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Quilting Foot

A Beginning Quilter's Best Friend

The purpose of a quilting foot (usually called a walking foot) is to evenly feed all three layers of your quilt sandwich through your sewing machine during quilting.

Walking foot aka quilting or even feed foot

A quilting foot

This presser foot is used by quilters for straight or gently curving stitching lines or for ditch quilting.

Quilters and sewers also use this foot when they are:

  • Attaching binding to a quilt
  • Making a rag quilt
  • Piecing with a knit or slippery fabric like fleece or Minkee
  • Matching plaids

You NEED a Quilting Foot

An open toe quilting foot

The quilting foot, sometimes
called a walking or even feed

As you stitch with your regular presser foot, the feed dogs—found just underneath the presser foot in the bed of your machine—are chugging along, helping to move the fabric through the sewing machine.

But what is that old presser foot doing?

That pesky little thing is only moving across the top of the fabric. Depending on how much pressure is put on the presser foot (a manual adjustment on most machines) it is pushing the top layer fabric TOWARDS you— instead of through the sewing machine.

Quilt with a standard presser foot...

...and the result is a puckered mess.

Quilting Foot to the Rescue

Every walking foot has a fork or extension or bar that rides on the needle clamp screw. As the needle bar moves up, the walking foot moves and feed dogs engage.

An open toe quilting foot

A walking foot has its own
feed dogs built in

A walking foot has its own feed dogs on the bottom. These work together with the sewing machine's feed dogs and help to pull the quilt sandwich layers evenly through the machine.

When the needle is in the quilt sandwich, both sets of feed dogs are retracted from the quilt. As the needle comes up and leaves the quilt sandwich both sets of feed dogs move forward, then simultaneously grab the quilt sandwich and pull the layers together and through the machine until just before the needle pierces the fabric again. Just as the needle pierces the fabric, the feed dogs release it.

It's simple. If the needle is in the fabric, the feed dogs are pulled back. Needle out of the fabric, the feed dogs are pulling the sandwich evenly through your sewing machine.

Read your instructions that came with your walking or even feed foot. You may need to reduce the amount of pressure applied to the foot as part the installation.

What to Look for in a Walking Foot

Most machines do not come with this presser foot. You'll have to buy it separately.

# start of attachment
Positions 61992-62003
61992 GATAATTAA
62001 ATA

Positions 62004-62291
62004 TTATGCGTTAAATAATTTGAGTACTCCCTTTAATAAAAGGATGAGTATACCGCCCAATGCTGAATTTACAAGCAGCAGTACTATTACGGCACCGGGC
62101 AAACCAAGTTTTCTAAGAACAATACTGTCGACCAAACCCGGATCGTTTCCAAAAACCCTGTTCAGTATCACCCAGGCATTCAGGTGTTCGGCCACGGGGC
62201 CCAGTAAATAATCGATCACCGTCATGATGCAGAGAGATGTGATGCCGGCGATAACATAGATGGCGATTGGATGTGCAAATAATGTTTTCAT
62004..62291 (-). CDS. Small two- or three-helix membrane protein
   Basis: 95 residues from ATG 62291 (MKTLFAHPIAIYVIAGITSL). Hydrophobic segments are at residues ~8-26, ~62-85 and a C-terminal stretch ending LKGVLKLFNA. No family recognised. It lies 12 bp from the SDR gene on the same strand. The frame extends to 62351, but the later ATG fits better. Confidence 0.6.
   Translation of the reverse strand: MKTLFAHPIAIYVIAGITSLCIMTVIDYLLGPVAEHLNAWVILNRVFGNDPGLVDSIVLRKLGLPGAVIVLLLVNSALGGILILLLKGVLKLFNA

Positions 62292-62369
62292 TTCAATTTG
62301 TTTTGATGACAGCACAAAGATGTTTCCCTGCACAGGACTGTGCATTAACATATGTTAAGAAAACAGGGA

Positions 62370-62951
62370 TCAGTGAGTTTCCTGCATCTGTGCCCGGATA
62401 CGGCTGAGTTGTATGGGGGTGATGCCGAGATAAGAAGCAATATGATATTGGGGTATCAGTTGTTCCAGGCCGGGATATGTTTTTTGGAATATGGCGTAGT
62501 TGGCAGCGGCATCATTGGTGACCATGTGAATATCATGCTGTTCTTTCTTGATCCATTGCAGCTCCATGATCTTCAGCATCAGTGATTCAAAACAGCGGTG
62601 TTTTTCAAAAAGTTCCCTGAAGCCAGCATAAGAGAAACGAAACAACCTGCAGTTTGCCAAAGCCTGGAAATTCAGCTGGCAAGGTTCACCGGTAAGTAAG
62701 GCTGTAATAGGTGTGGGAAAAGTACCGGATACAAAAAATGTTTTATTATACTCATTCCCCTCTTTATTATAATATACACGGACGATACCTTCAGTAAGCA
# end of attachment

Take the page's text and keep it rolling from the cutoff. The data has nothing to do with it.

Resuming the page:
Note to Pfaff Owners...

Your machine comes with an IDT (Integrated Dual Transfer) foot that is Pfaff's version of the walking don't need to buy an additional foot! Neat feature!)

Remember these points when purchasing...

  • Purchase an open toe version if at all possible. ”Stitch in the ditch“ quilting or following the marked lines of quilt designs is easier to when nothing is between your eyes and where the needle pierces the fabric.
  • Have your machine manufacturer, make and model handy when you purchase your foot. Walking feet can vary from model to model within a manufacturer's line.
An open toe quilting foot

A walking foot with its right
channel guide attached
  • Know what type of shank your machine has...either high, low or slant (this information will be in your manual). If the manufacturer no longer makes the model, you may be able to purchase a generic foot. You'll need to know the type of shank to get a foot that fits properly.
  • Does it come with a channel guide attachment? This guide fits onto the foot and makes quilting parallel lines a breeze. Mark only the first line and let the foot do the rest. There may be a left and a right channel guide.

It Will Wear Out...

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This is a mechanical foot.

It wears out with use.

I know because I've replaced a foot due to oodles and oodles of ditch and straight line quilting.

How to tell?

If the foot and it's feed dogs don't move as the needle clamp screw goes up and down, it is broken.

The arm (sometimes it is more like a fork) is the weakest part, so do take care where you store it to extend its useful life.

Sewing It Up

If you're a beginning quilter this quilting foot belongs in your accessory case. If you're a confident quilter, having some experience quilting larger quilts, you may be ready to trade this quilting foot in for a darning foot for all your quilting.

Return to the top of Quilting Foot

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